European Union and the sovereignty of the United Kingdom Parliament, which is basically what we are discussing. I wanted to get expert evidence, and we did. Our report came out, and we made it clear that national Parliaments actually have the last say. We voluntarily introduced the 1972 Act; that is what the principle involved in the Factortame case is all about. It is not, as some people believe, that we are locked into a completely irreversible situation. Although the treaties say, as the Maastricht treaty did, that the euro, once entered into, is irrevocable, individual member states must voluntarily decide to accept that system.
At the moment, there is no recognition whatever that things are going wrong. There is not the slightest intention to change the foundations of the treaties, which is absolutely what is needed if we are to preserve democracy in each member state, including in the United Kingdom. Whether we are in the euro is by the bye; the fact is that all the other legislation that affects our economy every day must be subject not merely to a competence review, but to a clear decision. I look to the Minister, because the issue is his responsibility, although he will, quite understandably, take his instructions from No. 10.
I admired the fourth principle of the Bloomberg speech, which said that the fundamental principles of our national democracy depend on our national Parliaments. The Prime Minister was right; the question is whether we do anything about that. We are promising a referendum in 2017, but that is far too late. The fact is that it should be held before the general election, because we have profound reasons for getting on with it. In Dublin, when I had finished making my rather strong remarks about the state of the European Union and the role of national Parliaments, the chairman of the Bundestag’s European affairs committee said, “We must have a referendum in the United Kingdom as soon as possible, because people do not like the uncertainty,” and that is right.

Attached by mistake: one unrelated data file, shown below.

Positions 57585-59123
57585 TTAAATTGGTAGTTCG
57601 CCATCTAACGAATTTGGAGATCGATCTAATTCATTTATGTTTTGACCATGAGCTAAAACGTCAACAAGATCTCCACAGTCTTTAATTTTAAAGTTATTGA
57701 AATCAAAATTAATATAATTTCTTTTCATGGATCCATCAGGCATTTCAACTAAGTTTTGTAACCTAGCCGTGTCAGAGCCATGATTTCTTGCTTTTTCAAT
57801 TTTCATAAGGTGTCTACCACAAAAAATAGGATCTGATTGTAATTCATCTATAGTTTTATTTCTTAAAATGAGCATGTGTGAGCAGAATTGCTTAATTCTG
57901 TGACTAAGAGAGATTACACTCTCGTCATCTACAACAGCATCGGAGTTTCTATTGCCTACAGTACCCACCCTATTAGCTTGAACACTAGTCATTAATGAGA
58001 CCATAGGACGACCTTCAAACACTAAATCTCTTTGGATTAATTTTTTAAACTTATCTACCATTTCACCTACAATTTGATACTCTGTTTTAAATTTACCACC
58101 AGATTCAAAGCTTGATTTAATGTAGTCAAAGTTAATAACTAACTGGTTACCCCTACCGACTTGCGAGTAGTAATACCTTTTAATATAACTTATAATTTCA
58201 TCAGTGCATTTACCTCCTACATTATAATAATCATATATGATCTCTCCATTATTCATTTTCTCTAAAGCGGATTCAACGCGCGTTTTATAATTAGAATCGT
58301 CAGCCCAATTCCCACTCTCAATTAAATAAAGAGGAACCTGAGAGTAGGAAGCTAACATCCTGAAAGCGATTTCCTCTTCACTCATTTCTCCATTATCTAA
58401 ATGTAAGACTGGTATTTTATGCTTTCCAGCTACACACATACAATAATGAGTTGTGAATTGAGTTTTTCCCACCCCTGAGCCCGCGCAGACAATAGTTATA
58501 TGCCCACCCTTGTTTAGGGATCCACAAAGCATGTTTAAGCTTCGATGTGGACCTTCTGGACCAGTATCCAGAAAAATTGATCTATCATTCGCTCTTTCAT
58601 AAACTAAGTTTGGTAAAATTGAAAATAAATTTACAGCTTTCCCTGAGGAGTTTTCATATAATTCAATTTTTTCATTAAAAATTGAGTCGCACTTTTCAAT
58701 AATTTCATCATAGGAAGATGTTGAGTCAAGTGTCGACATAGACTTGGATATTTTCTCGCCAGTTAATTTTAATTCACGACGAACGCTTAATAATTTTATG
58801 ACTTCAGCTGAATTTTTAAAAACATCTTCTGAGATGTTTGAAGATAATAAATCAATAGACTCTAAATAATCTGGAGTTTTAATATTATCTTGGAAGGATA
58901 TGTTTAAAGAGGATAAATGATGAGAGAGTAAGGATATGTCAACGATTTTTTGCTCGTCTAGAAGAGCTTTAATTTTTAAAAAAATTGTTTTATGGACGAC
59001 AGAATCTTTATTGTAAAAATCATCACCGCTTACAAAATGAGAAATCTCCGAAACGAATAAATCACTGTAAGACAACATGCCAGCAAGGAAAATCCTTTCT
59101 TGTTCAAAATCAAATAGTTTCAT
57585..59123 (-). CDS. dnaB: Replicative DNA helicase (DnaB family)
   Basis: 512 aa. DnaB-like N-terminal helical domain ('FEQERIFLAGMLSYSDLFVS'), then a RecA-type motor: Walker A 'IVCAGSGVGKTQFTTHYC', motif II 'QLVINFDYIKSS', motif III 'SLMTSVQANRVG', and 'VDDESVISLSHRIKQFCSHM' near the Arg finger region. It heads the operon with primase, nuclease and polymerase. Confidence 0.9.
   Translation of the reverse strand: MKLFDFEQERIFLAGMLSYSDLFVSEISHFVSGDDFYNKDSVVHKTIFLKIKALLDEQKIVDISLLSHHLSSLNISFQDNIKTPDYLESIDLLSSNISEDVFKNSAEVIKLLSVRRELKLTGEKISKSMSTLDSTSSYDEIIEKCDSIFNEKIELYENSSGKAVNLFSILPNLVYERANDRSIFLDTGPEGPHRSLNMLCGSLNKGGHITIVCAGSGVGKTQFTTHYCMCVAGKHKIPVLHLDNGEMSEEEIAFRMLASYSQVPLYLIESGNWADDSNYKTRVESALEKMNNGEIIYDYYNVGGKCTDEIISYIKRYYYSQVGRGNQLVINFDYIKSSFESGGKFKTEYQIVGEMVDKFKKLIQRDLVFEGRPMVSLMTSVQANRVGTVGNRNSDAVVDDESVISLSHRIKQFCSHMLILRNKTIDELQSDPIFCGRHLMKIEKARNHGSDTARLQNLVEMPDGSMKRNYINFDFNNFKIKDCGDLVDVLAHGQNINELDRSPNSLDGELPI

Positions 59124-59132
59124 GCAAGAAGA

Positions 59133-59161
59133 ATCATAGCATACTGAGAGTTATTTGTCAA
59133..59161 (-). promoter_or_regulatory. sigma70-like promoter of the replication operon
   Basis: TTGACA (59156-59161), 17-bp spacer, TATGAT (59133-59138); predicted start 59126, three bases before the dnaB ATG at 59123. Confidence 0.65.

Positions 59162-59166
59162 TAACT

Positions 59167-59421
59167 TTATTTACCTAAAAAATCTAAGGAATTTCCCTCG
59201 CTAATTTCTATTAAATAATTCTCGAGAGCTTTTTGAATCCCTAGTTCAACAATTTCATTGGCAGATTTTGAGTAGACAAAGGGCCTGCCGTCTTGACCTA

We now have two Governments and two Parliaments, both dealing with the same subject matter. That inherent contradiction is completely unworkable. There are attempts at assimilation, but they just create a more complicated labyrinth, as a result of which the whole situation becomes increasingly dysfunctional. What is more, the creation of a two-tier, two-Government, two-Parliament Europe with no real connection to anything is happening before our very eyes, without any treaty changes. That is why a referendum is required.